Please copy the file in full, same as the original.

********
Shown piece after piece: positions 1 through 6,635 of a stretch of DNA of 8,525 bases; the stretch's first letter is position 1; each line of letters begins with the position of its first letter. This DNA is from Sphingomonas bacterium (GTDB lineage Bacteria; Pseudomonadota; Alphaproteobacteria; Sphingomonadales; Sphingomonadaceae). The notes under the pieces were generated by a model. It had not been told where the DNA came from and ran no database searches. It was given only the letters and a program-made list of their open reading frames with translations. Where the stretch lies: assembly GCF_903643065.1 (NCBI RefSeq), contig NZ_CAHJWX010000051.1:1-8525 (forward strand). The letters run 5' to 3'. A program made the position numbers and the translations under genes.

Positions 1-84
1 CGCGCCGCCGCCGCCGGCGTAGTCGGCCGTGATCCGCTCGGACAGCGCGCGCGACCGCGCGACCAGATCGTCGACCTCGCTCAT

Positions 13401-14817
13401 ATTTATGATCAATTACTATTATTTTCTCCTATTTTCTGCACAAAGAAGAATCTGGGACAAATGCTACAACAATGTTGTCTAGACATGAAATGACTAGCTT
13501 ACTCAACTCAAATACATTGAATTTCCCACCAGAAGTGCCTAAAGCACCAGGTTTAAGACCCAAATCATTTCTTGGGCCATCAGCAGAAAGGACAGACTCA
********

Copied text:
Shown piece after piece: positions 1 through 6,635 of a stretch of DNA of 8,525 bases; the stretch's first letter is position 1; each line of letters begins with the position of its first letter. This DNA is from Sphingomonas bacterium (GTDB lineage Bacteria; Pseudomonadota; Alphaproteobacteria; Sphingomonadales; Sphingomonadaceae). The notes under the pieces were generated by a model. It had not been told where the DNA came from and ran no database searches. It was given only the letters and a program-made list of their open reading frames with translations. Where the stretch lies: assembly GCF_903643065.1 (NCBI RefSeq), contig NZ_CAHJWX010000051.1:1-8525 (forward strand). The letters run 5' to 3'. A program made the position numbers and the translations under genes.

Positions 1-84
1 CGCGCCGCCGCCGCCGGCGTAGTCGGCCGTGATCCGCTCGGACAGCGCGCGCGACCGCGCGACCAGATCGTCGACCTCGCTCAT

Positions 13401-14817
13401 ATTTATGATCAATTACTATTATTTTCTCCTATTTTCTGCACAAAGAAGAATCTGGGACAAATGCTACAACAATGTTGTCTAGACATGAAATGACTAGCTT
13501 ACTCAACTCAAATACATTGAATTTCCCACCAGAAGTGCCTAAAGCACCAGGTTTAAGACCCAAATCATTTCTTGGGCCATCAGCAGAAAGGACAGACTCA